China has appointed a new head of the Ministry of Industry and Information Technology (MIIT), the government agency on the front line of its technology rivalry with the United States.
Xiao Yaqing, who was most recently the head of the State Administration for Market Regulation, will take over from current minister Miao Wei, who has reached the retirement age of 65, according to the official Xinhua News Agency.
Having been appointed MIIT party chief on Friday a day after a meeting of China’s policymaking Politburo, Xiao will be nominated by Premier Li Keqiang and then endorsed by the Chinese parliament to become minister.
The 61-year-old Xiao becomes Beijing’s chief cadre in charge of the country’s industrial and technological development at a time when China is accelerating its domestic development to cut reliance on imported technology and to achieve self-sufficiency amid its rivalry with the US.
MIIT played a key role in the now scrapped “Made in China 2025” plan, which outlined Beijing’s ambitions to dominate 10 cutting-edge technologies, from artificial intelligence to 5G communications and robotics. The plan triggered strong protests from the US and European Union, forcing Beijing to shelve it, at least officially.
China, though, retained its ambition to become self-reliant in key technologies as well as a global technological power.
In his new role, Xiao will have control over key issues, from the licensing of new technologies to electric cars and China’s 5G communication network development.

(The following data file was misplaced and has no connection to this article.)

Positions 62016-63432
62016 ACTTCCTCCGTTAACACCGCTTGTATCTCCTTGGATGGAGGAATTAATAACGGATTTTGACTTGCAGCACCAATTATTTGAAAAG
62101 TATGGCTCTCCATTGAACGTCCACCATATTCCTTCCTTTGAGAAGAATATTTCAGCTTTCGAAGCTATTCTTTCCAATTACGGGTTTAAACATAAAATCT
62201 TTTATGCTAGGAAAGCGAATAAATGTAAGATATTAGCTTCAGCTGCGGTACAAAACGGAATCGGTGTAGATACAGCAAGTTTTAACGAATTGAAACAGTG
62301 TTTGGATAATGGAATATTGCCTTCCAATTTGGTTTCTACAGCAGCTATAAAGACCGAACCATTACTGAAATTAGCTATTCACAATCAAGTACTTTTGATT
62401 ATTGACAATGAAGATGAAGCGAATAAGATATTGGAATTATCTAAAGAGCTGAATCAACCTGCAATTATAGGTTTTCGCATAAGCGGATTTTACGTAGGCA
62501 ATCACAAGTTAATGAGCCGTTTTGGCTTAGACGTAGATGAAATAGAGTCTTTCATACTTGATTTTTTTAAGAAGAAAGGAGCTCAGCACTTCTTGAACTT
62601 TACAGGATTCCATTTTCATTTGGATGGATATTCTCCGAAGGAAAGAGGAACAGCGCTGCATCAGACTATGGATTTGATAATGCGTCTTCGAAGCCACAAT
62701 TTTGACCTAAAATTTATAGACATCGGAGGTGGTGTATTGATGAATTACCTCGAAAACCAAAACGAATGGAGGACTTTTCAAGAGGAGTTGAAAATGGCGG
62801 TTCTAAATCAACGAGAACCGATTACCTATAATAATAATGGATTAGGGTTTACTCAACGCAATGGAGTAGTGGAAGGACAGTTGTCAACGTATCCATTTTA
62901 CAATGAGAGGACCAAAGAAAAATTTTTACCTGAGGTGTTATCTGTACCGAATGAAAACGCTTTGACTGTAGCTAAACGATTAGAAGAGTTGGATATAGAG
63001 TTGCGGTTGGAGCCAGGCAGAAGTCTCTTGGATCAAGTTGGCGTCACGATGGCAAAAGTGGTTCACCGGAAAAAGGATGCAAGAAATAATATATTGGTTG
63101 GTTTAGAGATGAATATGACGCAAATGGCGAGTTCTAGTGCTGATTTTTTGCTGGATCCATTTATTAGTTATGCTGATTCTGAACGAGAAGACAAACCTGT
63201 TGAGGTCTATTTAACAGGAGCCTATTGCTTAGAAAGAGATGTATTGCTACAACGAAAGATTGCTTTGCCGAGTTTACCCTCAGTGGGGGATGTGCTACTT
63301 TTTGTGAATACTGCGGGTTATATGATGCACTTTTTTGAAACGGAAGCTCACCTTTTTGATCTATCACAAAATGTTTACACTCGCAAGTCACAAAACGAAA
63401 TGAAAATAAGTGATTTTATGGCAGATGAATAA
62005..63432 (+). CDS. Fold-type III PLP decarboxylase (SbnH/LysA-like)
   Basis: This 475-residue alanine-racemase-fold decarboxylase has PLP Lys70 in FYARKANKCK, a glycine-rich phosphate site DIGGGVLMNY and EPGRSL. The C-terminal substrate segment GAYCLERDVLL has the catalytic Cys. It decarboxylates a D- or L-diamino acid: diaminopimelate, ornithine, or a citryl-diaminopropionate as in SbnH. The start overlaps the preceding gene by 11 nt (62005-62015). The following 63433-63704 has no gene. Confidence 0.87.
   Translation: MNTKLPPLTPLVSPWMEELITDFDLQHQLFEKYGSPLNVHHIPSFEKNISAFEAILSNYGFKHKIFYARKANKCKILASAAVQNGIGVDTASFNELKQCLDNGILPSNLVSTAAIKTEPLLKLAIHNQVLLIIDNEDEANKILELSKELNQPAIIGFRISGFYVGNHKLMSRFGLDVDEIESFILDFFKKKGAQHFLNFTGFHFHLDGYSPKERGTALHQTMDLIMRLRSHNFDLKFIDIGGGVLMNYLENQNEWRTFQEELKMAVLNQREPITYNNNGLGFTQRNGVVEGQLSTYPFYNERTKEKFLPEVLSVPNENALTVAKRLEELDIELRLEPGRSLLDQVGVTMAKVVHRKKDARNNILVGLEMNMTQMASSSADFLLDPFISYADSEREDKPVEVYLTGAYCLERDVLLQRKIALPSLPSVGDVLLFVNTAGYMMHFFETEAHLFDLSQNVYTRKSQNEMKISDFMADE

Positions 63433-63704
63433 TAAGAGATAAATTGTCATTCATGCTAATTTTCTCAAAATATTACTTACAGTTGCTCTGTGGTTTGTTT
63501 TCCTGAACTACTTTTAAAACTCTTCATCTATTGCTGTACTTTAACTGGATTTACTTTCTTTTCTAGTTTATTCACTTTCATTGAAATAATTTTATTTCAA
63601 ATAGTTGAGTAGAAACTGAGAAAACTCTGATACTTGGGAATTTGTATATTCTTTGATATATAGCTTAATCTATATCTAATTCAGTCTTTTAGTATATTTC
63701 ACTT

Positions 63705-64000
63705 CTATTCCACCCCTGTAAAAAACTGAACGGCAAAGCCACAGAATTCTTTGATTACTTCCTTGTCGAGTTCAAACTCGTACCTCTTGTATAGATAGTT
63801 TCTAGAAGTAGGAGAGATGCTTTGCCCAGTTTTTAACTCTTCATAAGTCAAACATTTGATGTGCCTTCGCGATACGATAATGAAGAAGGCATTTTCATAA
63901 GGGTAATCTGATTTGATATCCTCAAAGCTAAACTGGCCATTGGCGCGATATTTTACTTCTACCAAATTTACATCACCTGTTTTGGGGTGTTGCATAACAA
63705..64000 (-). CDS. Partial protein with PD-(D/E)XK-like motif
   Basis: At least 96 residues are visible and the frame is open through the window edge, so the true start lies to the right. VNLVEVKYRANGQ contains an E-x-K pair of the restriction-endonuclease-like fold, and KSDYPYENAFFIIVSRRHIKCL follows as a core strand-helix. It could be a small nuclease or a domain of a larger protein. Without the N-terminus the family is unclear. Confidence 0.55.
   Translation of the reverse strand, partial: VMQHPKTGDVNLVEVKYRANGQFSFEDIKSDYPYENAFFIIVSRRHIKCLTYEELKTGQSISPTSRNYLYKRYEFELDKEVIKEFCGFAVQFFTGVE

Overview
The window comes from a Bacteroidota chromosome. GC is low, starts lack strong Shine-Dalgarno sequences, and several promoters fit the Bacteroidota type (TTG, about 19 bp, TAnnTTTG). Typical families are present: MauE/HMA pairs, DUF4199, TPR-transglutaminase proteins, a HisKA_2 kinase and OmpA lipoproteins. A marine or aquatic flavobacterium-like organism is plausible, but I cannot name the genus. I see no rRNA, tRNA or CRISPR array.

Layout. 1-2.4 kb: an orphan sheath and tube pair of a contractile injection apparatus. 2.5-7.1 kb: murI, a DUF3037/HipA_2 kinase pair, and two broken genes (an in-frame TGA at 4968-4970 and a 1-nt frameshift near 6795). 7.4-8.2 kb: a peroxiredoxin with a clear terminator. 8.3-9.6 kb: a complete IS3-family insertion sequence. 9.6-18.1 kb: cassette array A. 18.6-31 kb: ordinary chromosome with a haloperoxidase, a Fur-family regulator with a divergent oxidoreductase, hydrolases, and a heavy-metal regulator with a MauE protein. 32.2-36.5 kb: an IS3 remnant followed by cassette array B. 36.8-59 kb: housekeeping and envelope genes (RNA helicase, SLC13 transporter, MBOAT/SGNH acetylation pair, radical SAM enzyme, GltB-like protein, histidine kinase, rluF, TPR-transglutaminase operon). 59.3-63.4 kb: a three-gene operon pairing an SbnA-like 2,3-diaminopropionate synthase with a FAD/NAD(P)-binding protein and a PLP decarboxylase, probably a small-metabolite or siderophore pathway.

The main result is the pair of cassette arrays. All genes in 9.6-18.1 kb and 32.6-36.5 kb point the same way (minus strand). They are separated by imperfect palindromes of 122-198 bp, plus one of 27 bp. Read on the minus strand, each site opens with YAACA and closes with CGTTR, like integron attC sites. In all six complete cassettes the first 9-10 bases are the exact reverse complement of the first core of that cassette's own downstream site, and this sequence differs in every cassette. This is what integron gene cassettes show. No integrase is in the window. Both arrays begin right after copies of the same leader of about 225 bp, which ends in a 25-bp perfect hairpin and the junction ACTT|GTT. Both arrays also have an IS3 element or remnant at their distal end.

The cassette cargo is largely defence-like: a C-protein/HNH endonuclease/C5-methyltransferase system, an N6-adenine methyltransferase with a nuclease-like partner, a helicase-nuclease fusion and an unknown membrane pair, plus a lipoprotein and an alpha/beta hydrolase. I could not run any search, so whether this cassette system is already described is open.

Xiao was regarded as one of the most capable Chinese technocrats given his track record in turning a loss-making state-owned aluminium plant into a profitable joint-stock corporation by employing a debt-for-equity swap in 2000.
He made his reputation in the global mining industry in January 2008 when his Aluminium Corp of China (Chinalco) joined with US aluminium giant Alcoa to purchase 12 per cent of the London-listed shares of Australian mining firm Rio Tinto, a US$14 billion deal that redefined the iron ore industry landscape and blocked a bid from Australian miner BHP.
The deal was widely seen as a strategic win for Beijing because the potential link up between BHP and Rio would have created an iron ore giant with extensive control over the supply of the key ingredient in steel making, a fact that would have been unfavourable for China as the world’s largest steel maker and therefore largest buyer of the mineral.
Xiao was promoted to deputy general secretary of the State Council, the government cabinet, in 2009.
He was again promoted to the head of China’s State-owned Assets Supervision and Administration Commission, the regulator overseeing the country’s largest state-owned industrial conglomerates, in 2016.
Xiao championed the concept of “mixed ownership”, using investment funds from the private sector to revitalise the state sector.
In an interview with the South China Morning Post in 2017, Xiao said he believed in market competition, stating that “survival of the fittest is a main theme of market competition”.
In May 2019, Xiao became the head of State Administration for Market Regulation.
In October, Xiao met Apple chief executive Tim Cook, days after the US technology giant came under fire for removing an app that tracked Hong Kong protests following a backlash from Beijing.
I knew that if I failed I wouldn’t regret that, but I knew the one thing I might regret is not trying.